South Africa has been reported to be amongst countries that have a worrying shortage of food during Covid-19.
The World Bank Group found that in countries like South Africa where socio-economic issues and unemployment were already prevalent and people struggled to buy food, the crises for its citizens to obtain basic food is more acute
The Bank worked with governments and international partners to closely monitor domestic food and agricultural supply chains, tracking how the loss of employment and income impacted peoples ability to buy food, in order to ensure that food systems continue to function, despite Covid-19 challenges.
According to the South African statistics, annual headline inflation jumped to 4,4% in April from 3,2% in March, mainly driven by rising transport and food prices. This is the highest reading since before the lockdown, which was 4,6% in February 2020.
Meat, dairy and oil prices drove up food inflation Food and non-alcoholic beverages increased by 0,9% between March and April. This took the annual rate to 6,3%, the highest it has been since 6,8% in July 2017 (45 months ago). At that time, parts of South Africa were experiencing severe drought.
“Responding to the Emerging Food Security Crisis,” a paper released in December 2020, summarizes the World Bank’s response in the poorest countries: IDA has provided $5.3 billion in new commitments between April and September 2020 for food security. This has been through a combination of short-term COVID-19 responses and investments to address the longer-term drivers of food insecurity.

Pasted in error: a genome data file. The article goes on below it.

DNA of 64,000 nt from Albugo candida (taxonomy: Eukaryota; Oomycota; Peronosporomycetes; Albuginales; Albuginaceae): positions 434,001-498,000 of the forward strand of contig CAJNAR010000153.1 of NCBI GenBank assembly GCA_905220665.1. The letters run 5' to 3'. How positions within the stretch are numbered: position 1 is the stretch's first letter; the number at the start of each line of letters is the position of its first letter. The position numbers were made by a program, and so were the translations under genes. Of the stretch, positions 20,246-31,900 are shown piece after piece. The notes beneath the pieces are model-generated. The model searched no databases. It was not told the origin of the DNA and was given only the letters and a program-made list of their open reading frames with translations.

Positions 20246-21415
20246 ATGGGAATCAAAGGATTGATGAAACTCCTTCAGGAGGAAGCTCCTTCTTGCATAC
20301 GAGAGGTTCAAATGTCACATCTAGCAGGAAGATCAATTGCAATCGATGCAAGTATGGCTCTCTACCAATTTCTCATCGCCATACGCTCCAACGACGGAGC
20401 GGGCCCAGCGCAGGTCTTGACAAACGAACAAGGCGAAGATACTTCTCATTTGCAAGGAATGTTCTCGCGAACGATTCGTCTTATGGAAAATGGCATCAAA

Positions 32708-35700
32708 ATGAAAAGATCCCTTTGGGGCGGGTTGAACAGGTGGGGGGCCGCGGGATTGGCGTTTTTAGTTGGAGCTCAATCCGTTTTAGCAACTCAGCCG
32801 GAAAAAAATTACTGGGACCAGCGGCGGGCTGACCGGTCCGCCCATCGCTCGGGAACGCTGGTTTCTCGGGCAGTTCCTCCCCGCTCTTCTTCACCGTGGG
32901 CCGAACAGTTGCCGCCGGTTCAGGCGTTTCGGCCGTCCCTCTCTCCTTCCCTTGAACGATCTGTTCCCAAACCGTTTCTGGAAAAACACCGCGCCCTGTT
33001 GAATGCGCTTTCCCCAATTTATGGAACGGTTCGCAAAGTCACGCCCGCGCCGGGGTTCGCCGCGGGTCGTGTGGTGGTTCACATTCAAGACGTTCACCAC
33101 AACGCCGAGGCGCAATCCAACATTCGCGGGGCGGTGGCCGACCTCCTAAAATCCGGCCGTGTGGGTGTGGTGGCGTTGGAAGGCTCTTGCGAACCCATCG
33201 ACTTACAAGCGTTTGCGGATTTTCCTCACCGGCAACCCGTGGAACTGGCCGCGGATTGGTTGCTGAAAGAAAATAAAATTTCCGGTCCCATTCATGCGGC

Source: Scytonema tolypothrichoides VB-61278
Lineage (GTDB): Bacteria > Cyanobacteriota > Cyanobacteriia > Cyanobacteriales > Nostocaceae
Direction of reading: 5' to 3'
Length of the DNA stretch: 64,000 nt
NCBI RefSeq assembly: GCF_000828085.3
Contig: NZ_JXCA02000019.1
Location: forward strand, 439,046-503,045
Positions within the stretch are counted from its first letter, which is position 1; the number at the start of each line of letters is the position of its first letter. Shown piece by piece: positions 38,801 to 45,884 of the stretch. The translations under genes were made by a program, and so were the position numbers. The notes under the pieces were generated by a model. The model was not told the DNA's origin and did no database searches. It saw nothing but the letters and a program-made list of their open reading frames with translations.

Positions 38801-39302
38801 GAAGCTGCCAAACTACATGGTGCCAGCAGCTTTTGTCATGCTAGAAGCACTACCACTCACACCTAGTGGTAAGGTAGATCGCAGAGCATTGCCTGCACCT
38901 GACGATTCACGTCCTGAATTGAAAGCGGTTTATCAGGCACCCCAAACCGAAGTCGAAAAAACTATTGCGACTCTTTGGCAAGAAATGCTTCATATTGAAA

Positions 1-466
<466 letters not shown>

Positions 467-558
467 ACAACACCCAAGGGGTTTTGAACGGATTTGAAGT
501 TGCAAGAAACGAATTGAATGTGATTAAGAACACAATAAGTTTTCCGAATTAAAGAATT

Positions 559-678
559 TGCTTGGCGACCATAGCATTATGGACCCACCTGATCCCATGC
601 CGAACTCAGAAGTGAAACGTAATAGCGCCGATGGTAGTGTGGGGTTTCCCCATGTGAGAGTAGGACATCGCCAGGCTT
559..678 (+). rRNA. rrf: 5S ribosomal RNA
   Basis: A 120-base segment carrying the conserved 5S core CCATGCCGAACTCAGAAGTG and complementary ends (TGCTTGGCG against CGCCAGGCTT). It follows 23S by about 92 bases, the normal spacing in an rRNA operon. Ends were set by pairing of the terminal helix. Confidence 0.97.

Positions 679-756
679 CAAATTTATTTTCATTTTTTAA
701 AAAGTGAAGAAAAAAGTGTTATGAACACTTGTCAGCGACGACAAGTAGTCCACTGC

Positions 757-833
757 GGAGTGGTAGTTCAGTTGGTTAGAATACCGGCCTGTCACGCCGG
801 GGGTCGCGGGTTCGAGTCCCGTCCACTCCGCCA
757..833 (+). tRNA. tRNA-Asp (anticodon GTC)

Food is a Human right recognised under national and international law, which protects the right of human beings to access food and feed themselves.
Job loss during covid-19 and food prices going up has affected people badly and acted as a violation of their right to access food and feed themselves, section 27 (1)(b) of the Constitution of the Republic of South Africa state that everyone has the right to have access to sufficient food and water.
In an attempt to meet people’s needs halfway the Minister of Agriculture, Land Reform and Rural Development, Thoko Didiza declared Food security an essential service during Coronavirus COVID-19.
According to the Minister, this was to ensure that critical agricultural production activities such as harvesting continue uninterrupted
The money was distributed to all provinces around South Africa to help assist farmers to continue to produce food. The Western Cape Department of Agriculture (WCDoA) distributed 10 million rands in fodder support 1727 farmers located in extreme or critically extreme drought areas in the Western Cape.
The areas that benefited from the funds include the Central and Little Karoo, parts of the Cape Winelands and the northern parts of Matzikamma.
The distribution of fodder support vouchers to qualifying farmers has occurred with full regard for the Covid-19 lockdown regulations.
By Siphokazi Mnyobe